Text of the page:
Designing Effective Workshops

Kaufman Global regularly leads individuals and teams at all levels of the organization through highly structured facilitation sessions. These can range from brief interactions with a single person such as progressive executive coaching episodes, to large groups of participants who need to solve a problem together. Over the years we’ve found  workshops to be one way to rapidly and effectively encourage team work, promote engagement, drive consensus, AND… ensure we actually have the much needed, but sometimes glossed over, healthy debate!  Some of the most common sessions we conduct with clients include:

  • Kaizen (Rapid Improvement) Events to address critical issues in production, supply chain, service delivery, and functional / administrative areas.
  • Strategy, Mission, Vision and Values Workshops – In fact, one of our best known sessions was done with the Oregon State Hospital and led to the Hope, Safety, and Recovery culture that is thoroughly embedded today not only at OSH, but at other state hospitals around the country (after they witnessed it at OSH).
  • Managers Lean Overview – This is a workshop we’ve delivered hundreds of times to thousands of managers and supervisors. It’s always customized, but contains at a minimum these elements: Leaders Role in Transformation, select Lean Tool awareness / orientation, Secrets of Human Behavior and Opportunity Identification activities.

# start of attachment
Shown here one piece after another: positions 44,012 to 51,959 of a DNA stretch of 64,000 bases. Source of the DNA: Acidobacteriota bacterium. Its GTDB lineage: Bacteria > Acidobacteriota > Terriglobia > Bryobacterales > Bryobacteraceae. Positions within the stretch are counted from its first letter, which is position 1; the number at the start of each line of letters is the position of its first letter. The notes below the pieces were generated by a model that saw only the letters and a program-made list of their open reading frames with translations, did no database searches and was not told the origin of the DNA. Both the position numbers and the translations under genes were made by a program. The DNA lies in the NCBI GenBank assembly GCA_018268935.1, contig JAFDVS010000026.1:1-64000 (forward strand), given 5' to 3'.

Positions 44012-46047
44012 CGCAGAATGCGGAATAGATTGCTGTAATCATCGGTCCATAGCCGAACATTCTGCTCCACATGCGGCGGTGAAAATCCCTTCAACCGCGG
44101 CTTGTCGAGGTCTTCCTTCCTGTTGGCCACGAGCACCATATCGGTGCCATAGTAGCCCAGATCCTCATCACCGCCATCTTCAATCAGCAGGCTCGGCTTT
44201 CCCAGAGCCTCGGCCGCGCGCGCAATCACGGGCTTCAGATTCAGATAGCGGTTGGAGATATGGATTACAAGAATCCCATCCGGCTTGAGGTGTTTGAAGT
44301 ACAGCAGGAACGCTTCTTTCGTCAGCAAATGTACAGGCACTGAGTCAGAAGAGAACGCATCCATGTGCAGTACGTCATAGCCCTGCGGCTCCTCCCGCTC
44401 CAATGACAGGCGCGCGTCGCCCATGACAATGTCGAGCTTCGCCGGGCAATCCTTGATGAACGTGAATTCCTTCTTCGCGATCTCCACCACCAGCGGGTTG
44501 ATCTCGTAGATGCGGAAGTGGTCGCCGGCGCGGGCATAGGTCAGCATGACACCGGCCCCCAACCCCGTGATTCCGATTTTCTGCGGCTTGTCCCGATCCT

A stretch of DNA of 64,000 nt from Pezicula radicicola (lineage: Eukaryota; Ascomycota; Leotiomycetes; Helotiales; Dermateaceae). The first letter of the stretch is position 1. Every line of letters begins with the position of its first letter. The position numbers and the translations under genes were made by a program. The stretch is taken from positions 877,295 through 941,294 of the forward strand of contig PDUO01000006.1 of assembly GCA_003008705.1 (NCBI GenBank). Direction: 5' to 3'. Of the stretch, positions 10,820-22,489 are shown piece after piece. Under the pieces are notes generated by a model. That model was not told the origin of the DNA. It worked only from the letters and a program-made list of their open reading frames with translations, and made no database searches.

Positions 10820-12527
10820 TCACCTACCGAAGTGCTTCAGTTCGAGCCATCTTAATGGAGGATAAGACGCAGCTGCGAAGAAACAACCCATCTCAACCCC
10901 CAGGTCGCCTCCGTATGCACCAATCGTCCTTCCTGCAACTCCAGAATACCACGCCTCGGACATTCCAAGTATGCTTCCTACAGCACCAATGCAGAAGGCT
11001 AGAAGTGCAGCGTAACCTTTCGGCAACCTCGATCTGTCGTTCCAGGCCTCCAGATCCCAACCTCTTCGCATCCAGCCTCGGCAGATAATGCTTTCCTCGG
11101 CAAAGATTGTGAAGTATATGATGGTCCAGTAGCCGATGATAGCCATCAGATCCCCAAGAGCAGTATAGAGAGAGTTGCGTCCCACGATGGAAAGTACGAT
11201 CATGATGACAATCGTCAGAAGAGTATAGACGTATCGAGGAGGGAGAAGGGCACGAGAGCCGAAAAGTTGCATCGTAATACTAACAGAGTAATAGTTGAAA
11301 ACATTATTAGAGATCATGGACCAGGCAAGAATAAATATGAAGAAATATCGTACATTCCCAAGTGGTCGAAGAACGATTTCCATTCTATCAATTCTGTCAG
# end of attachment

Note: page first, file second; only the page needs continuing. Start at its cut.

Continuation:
In any such session, the key to successful facilitation lies in the upfront design and planning. While some of the tools and methods we employ are standard, the overall experience must be customized to the client’s objectives, audience and culture. When this is done well, we maximize the involvement and engagement of the participants and in return, derive the greatest value from the investment of their time and expertise. Our approach to designing and customizing facilitation episodes includes consideration of:

  • Objectives – Through initial client communication, we gain an understanding of the session’s overarching driver and objectives. In that discussion we learn about concerns, needs and urgency as well as the preferred topic concentration that might compel a workshop span of anywhere from a half-day to a week long.
  • Charter – From the initial collaboration we then draft a workshop charter. This charter promotes vital alignment and level sets expectations. It also relays to stakeholders a concise description of the issue(s) we seek to resolve along with other important information such as: naming the sponsor; identifying the facilitators; selecting the participants; and, episode logistics (such as venue, timing and meal requirements). Once these basic elements are understood, team and stakeholder invitations are sent and more detailed planning begins – such as training module selection and material requirements.
  • Storyboard – To accomplish that planning and go a level deeper, we storyboard the workshop. In that activity, we describe the basic sequence of events and deliverables. A high level workshop flow often follows a sequence similar to:

Sequence of steps for designing effective workshops

  • Agenda – An agenda tracking the charter and storyboard framework is then prepared to keep the facilitated workshop’s hourly and daily activities on track. In this, each workshop is customized according to the challenges at-hand, meaning, specific tools and techniques are selected by the facilitator to meet expectations. Similarly, adequate time is allocated for the agenda’s various learning elements, investigations and breakout team functions.